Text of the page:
We Have A Winner!

Sometimes, it's just bloody good to be proved wrong.

The party leader I thought would be the long shot candidate when I called odds on who would start a campaign blog first, has surprised me and pleased his supporters by getting out ahead of the competition.

Ladies and gentleman, the first official party leader to launch a campaign blog for the 2006 Canadian Federal Election is Gilles Duceppe.

"Fortunately, the Bloc is here", as their campaign slogan puts it. Who woulda thunk it?

Now, a note to any Tory fans reading. Yes, your party does indeed have a Campaign Blog prominently linked from your home page. And yes, your blog was up before the Bloc's. But it doesn't win the race in my book for three main reasons.

First, it's not a party leader blog. That's specifically what I was looking for. In fact - it's impossible to glean who the author of the blog posts is at all. Although the blogger writes in the first person ("Over the next several weeks, I will attempt to provide an "inside" look at Stephen Harper's national tour..."), nowhere are we told who the anonymous camp follower is, or what their relationship to Mr. Harper might be.

Second, it's not a blog. No permalinks, no comments, no trackbacks, no RSS, no links to external sites - nothing.

Listen - I don't want to wade into the mud of the "what defines a blog" debate again, but really - if your site is just a reverse-chronological series of articles, without:

i. the clear, unedited, personal voice of a real human being, and;
ii. a means of conversation and interaction (comments, trackbacks, etc.);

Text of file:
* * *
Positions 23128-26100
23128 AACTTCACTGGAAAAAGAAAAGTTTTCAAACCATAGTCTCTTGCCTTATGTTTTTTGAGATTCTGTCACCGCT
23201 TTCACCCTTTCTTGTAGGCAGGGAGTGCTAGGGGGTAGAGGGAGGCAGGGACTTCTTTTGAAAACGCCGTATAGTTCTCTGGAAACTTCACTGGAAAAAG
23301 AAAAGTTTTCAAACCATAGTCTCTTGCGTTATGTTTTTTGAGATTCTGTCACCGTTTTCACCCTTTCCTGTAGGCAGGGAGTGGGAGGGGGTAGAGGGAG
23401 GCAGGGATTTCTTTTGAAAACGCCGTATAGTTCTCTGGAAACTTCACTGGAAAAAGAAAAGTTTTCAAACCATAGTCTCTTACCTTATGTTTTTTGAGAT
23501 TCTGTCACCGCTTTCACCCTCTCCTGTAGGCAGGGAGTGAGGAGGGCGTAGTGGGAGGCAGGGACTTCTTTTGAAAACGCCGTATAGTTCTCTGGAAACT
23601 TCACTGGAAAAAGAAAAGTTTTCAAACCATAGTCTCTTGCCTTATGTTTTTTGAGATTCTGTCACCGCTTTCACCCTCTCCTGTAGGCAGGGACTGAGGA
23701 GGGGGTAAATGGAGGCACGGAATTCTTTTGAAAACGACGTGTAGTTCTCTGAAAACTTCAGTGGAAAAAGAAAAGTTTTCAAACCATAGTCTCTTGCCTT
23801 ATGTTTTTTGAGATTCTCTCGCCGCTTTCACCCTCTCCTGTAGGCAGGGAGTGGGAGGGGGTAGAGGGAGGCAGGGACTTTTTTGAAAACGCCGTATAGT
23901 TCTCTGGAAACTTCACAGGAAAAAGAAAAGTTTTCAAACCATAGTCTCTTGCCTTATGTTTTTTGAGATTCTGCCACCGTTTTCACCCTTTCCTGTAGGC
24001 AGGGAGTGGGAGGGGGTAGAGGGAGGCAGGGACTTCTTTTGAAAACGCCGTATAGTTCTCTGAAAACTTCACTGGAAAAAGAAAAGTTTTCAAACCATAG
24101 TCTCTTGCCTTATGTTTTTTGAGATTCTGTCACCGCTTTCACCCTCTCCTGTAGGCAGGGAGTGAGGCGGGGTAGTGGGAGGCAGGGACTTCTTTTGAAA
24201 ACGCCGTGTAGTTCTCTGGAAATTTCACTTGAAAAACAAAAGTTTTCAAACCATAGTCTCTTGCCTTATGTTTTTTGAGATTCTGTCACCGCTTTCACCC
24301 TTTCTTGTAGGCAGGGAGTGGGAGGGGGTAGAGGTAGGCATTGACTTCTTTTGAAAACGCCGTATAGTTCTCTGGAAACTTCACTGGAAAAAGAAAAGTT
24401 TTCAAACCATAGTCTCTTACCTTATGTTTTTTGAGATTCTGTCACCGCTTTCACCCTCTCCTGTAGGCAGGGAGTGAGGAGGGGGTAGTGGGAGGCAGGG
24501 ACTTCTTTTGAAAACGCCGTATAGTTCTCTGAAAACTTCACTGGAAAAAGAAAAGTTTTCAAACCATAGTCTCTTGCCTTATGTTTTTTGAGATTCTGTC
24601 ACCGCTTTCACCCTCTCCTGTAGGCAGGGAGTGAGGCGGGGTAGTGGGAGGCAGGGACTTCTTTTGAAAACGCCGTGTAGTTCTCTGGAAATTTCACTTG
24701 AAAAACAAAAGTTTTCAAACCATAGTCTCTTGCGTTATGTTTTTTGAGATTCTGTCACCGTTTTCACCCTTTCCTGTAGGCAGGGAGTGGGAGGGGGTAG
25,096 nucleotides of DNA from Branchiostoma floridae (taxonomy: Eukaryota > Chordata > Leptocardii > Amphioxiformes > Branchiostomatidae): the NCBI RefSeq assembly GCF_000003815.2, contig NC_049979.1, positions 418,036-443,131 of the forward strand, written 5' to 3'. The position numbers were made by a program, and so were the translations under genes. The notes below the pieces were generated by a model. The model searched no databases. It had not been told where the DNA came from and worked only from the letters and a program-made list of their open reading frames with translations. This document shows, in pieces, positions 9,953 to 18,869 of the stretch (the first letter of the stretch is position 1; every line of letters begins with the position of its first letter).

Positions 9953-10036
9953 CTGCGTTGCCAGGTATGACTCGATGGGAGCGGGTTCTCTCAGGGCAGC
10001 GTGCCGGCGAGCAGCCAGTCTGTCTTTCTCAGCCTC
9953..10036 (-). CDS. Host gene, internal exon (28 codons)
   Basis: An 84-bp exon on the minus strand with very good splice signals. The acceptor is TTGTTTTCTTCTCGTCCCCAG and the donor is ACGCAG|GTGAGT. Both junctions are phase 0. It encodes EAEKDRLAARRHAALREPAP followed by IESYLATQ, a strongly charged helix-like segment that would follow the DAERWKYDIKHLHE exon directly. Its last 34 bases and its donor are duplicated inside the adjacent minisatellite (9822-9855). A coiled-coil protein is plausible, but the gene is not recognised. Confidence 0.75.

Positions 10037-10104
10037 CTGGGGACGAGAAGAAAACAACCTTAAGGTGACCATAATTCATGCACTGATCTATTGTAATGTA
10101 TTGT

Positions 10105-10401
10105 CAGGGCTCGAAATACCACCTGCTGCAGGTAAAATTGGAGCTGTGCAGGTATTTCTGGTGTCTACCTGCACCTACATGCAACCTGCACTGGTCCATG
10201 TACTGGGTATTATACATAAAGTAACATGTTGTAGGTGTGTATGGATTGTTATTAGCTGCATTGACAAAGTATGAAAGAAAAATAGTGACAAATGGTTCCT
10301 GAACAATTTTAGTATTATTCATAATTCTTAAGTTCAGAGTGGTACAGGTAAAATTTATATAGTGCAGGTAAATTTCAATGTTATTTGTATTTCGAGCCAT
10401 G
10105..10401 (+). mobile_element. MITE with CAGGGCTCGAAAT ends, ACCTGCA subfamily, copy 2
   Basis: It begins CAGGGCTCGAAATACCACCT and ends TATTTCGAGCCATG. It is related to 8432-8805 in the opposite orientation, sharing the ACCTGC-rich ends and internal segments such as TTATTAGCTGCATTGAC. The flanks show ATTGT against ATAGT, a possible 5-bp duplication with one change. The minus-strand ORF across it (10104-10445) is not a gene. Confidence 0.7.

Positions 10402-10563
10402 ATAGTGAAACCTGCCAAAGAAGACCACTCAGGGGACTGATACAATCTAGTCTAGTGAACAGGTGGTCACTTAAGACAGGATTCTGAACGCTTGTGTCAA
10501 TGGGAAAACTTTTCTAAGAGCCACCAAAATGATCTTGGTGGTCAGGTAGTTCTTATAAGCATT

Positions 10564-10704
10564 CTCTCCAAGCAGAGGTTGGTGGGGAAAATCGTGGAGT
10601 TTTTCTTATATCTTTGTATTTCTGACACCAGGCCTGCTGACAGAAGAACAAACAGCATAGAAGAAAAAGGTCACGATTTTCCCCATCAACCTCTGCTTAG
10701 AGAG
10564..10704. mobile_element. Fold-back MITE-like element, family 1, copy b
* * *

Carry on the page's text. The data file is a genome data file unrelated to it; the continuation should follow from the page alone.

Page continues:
... then you can call it whatever the hell you want, but it sure ain't a blog.

Le Blogue de Gilles Duceppe may only have one post so far, but at least it's signed by M. Duceppe himself (entirely likely it was actually written by one of his flacks, of course), and it has comments and a permalink.

And finally, the third reason I can't award first place to the Tories is that, quite simply, their campaign blog is bollocks.

Let's look at a sample from the top of the latest post to illustrate my point. The big campaign news yesterday was the Conservative's announcement that they plan to cut Canada's hated Goods & Services Tax by 2%, if elected. So what pithy, back-story insights does the blogger with special access to the Harper strategy team offer us? Here:

"Stephen HarperÂ?s promise to reduce the GST to 5% makes a lot of sense to me."

Thanks for the epiphany there, bud. If you're going to have a blog to help build a dialogue with voters, you've got to do something more than just recycle the same cant we already get in your press releases.

So, the Liberals have a kinda blog, of sorts. No RSS and no comments, but it's entertaining.

The Tories have something called a blog, but it isn't.

The Bloc have something that might well become an actual blog, but it needs a little help (and again, an RSS feed, dammit). UPDATE: In fairness, btw, it's worth noting that the whole of the Bloc's main website is arranged to be awfully blog-like. A stream of posts down the middle, with comments, permalinks and other goodies on each. That's pretty cool. It's a natural and smart way to run a constantly updated website.

The NDP, meanwhile, haven't even presumed to call their thingy a blog - but they do have a thingy, and it's something approximating what the others offer. Their "Rapid Response" page is certainly blog-like, and could be great if they'd open it up for dialogue (and add, you guessed it, an RS-bloody-S feed).

On reflection, then, maybe nobody wins. The race is still open.

Bonus link: "The good, the ugly and the stupid." The Globe and Mail critiques the party websites.